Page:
Gordonhall Farm, Co Down
* Sharp, suave and sophisticated are rarely words associated with sheep farming, but they perfectly sum up John Martin and his approach to lamb production.
Sheep may not always have been the backbone of his farming business, but John is adamant they have a key part to play in the
Some may question whether sheep leave any more margin than beef, but with a driven, market-focused man like John at the helm, it’s clear this business is one where every pound spent has to earn more back.
And to ensure this profitability is sustainable, he has embarked on a breeding programme to develop an easier-care flock suited to the farm’s coastal location on the Ards Peninsular.
“We’re breeding a composite ewe combining Texel, Lleyn and Romney genetics to provide a hardy, easier-care ewe which leaves a well-fleshed prime lamb.” Alongside this, having been involved in easier-care management research, John has for the past two years been using half New Zealand-bred Suffolk sires. These have, he says, proved successful and are leaving increased profits compared to UK-bred Suffolks due to improved lamb survival at birth.
With crossbreeding a top priority, all sires purchased are performance recorded and maternal traits have been a priority in recent years.
As chairman of Strangford Down, the local marketing co-op, John is acutely aware of the issues surrounding lamb marketing, but the strength in numbers the group offers has been essential to ensuring every lamb is sold to its maximum value.
Alongside the Strangford option, two local butchers also regularly source lamb from Gordonhall Farm, providing a premium price and a market for heavier lambs which fall outside of other retailers’ standard specification.
Flock management has also changed in response to reduced demand for new season lamb early in the year. “More than 150 ewes were lambed for this market for some years, but this is now back to less than half that as only private butchers pay a realistic premium for them.”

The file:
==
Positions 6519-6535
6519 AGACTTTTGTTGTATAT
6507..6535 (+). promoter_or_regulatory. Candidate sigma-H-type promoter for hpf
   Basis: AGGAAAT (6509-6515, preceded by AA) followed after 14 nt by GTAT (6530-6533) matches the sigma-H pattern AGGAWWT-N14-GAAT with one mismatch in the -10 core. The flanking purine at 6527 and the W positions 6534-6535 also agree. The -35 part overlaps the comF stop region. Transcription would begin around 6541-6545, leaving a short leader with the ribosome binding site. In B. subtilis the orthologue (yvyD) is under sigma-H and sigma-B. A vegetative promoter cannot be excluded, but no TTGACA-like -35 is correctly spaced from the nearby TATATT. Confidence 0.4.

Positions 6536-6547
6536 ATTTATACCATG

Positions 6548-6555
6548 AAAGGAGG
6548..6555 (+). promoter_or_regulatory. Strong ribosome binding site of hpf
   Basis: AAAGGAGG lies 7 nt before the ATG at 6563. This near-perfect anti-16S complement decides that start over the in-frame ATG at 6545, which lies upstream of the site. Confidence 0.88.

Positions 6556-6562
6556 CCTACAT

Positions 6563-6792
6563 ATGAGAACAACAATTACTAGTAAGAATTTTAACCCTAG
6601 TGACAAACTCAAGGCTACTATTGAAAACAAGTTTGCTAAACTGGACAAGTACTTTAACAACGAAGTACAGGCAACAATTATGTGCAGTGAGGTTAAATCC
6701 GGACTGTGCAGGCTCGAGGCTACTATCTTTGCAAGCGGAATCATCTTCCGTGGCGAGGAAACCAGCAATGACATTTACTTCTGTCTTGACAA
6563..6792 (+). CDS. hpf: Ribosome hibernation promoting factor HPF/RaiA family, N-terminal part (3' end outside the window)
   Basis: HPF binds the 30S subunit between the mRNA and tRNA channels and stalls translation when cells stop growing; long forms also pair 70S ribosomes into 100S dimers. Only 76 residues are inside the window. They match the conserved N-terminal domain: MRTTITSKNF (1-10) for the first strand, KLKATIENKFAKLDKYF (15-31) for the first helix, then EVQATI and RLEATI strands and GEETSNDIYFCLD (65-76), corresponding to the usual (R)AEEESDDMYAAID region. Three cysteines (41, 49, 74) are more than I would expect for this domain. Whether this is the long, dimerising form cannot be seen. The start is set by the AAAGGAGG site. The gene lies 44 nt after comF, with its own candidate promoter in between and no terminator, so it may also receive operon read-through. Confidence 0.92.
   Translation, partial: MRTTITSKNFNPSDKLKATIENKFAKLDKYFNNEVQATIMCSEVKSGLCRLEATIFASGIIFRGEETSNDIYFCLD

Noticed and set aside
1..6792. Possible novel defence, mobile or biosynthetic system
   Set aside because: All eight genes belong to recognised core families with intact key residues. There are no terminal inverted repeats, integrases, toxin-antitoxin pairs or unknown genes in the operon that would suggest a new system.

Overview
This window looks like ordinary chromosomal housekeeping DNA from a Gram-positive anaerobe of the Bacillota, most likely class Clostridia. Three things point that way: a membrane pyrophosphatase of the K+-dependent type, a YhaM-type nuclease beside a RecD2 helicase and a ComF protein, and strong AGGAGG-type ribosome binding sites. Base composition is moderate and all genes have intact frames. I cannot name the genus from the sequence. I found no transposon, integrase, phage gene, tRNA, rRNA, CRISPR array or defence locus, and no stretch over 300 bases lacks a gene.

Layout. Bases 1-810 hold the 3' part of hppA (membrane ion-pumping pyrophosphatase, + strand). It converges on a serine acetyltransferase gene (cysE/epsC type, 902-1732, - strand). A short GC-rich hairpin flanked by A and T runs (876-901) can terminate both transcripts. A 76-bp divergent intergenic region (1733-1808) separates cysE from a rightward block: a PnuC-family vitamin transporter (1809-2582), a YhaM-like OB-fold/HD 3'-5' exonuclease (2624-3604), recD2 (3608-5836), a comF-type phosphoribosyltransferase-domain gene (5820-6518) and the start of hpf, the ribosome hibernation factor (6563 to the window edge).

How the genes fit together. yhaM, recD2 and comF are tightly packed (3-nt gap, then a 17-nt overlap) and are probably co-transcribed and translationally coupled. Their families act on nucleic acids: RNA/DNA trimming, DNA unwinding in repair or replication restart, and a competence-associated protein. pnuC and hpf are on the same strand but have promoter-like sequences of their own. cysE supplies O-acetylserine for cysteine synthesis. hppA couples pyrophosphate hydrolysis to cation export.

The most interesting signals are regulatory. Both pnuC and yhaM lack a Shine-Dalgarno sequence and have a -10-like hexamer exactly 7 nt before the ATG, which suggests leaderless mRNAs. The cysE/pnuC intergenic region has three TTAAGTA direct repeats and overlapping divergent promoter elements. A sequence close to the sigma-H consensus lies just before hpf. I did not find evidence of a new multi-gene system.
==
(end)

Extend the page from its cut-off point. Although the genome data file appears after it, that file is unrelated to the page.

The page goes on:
By lambing a proportion of ewes outside in March, John reckons feed and labour costs have been cut by 70% and overall flock health has improved. Health is a top priority, with all ewes vaccinated against enzootic and toxoplasmosis abortion and footrot. On top of this, faecal egg counts are playing a key role in minimising wormer use and helping limit the development of resistant worms on farm.
But with so much going on, accurate record keeping is essential and this year he has moved to recording all lambing and other flock data on a PDA. “This means records can be updated in the field and ensures decisions can be made without having to trawl through endless reams of paper.”
Not that the PDA is used solely for the flock it also enables John to record fertiliser and spray applications as they happen to stay in line with the farm’s Countryside Management Scheme.
With only 78ha of land to farm and local land prices limiting expansion, John has taken on a number of off-farm roles, including local lay magistrate, a member of the Northern Ireland Valuation and Land Tribunal and director of two off-farm businesses. These provide some additional income, but more importantly in John’s eyes allow him to understand how other industries work and give him interaction with the public.
What the judges liked
Sheep Farmer of the Year Finalist